The first employment based immigration preference category covers “priority workers.” These are workers whose skills and talents are important to the U.S. – the “best and brightest.” The annual cap on EB-1 visas is 40,000, plus any visas left over from the fourth and fifth employment based preference categories (special immigrants and immigrant investors). This is more visas than are ordinarily used in the category, so there are no backlogs in visa issuance in this category.
One of the most attractive aspects of the EB-1 category is that the labor certification requirement does not apply. This makes the time spent processing an EB-1 application much shorter than for categories that do require a labor certification.
Who is included in the EB-1 Category?
The EB-1 category covers three groups:
1. Aliens of extraordinary ability
2. Outstanding professors and researchers
3. International managers and executives
How is extraordinary ability defined?
Extraordinary ability is a relatively new concept in immigration law, being introduced only in 1990. USCIS regulations define extraordinary ability as a “level of expertise indicating that the individual is one of those few who have risen to the top of the field of endeavor.”
Who is considered an alien of extraordinary ability?
This subcategory covers aliens possessing extraordinary ability in the sciences, arts, education, business or athletics. The extraordinary ability subcategory does not require a specific job offer, so long as the alien states that they will continue to work in the field of their extraordinary ability in the US. This means that the alien may file a petition on their own behalf, rather than having an employer file for them.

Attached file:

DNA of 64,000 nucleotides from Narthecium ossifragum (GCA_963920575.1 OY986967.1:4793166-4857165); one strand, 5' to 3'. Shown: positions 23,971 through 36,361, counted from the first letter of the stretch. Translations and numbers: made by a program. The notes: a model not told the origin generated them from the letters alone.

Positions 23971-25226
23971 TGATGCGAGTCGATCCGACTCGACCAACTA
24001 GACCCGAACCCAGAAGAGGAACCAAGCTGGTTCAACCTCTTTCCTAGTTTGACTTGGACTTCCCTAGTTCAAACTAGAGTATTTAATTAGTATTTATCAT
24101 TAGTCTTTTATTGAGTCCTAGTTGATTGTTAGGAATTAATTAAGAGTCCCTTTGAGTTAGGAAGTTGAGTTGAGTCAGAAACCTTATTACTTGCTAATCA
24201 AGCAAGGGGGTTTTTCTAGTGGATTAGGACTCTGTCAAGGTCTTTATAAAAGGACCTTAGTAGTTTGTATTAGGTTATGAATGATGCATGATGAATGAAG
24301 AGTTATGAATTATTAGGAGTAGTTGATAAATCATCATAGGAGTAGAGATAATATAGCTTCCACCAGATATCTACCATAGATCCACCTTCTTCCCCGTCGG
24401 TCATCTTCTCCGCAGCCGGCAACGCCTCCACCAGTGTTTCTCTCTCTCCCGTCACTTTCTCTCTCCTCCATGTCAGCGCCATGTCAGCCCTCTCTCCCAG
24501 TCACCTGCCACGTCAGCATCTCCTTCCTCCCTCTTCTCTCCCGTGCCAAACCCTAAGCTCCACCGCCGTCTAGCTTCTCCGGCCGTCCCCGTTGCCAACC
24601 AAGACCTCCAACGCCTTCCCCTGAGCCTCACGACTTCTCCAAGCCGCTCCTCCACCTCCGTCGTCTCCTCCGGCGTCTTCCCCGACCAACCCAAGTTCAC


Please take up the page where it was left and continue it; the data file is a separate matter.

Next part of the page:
How can extraordinary ability be demonstrated?
There are two ways to demonstrate extraordinary ability. First, the alien can show that they have received a major, internationally recognized award such as a Nobel Prize or an Academy Award. The second and more common method is for the alien to show three of the following types of evidence:
Realizing that these ten categories of evidence do not encompass all the evidence that could be presented to show extraordinary ability, the USCIS has also included a catch-all category allowing submission of other comparable evidence.
Outstanding Professors and Researchers
What type of evidence is required for the Outstanding Professors and Researchers subcategory?
The evidentiary requirements for this category are as follows:
Unlike aliens in the extraordinary ability subcategory, aliens in the outstanding professor or researcher subcategory must have a job offer. However, as with all first preference employment petitions, no labor certification is required.
How can an applicant prove him/herself to be an outstanding professor or researcher?
An alien demonstrates that their work has been recognized as outstanding in the international arena by presenting evidence similar to that required to show extraordinary ability. Two of the following types of evidence are required:
There are types of evidence that are more useful than others. A book published by a vanity press will not be given much weight, nor will mentions of the alien’s work without evaluation. Strong evidence includes peer-reviewed publications and participation as a peer-reviewer. As always, one of the strongest types of evidence is the submission of letters from academic peers.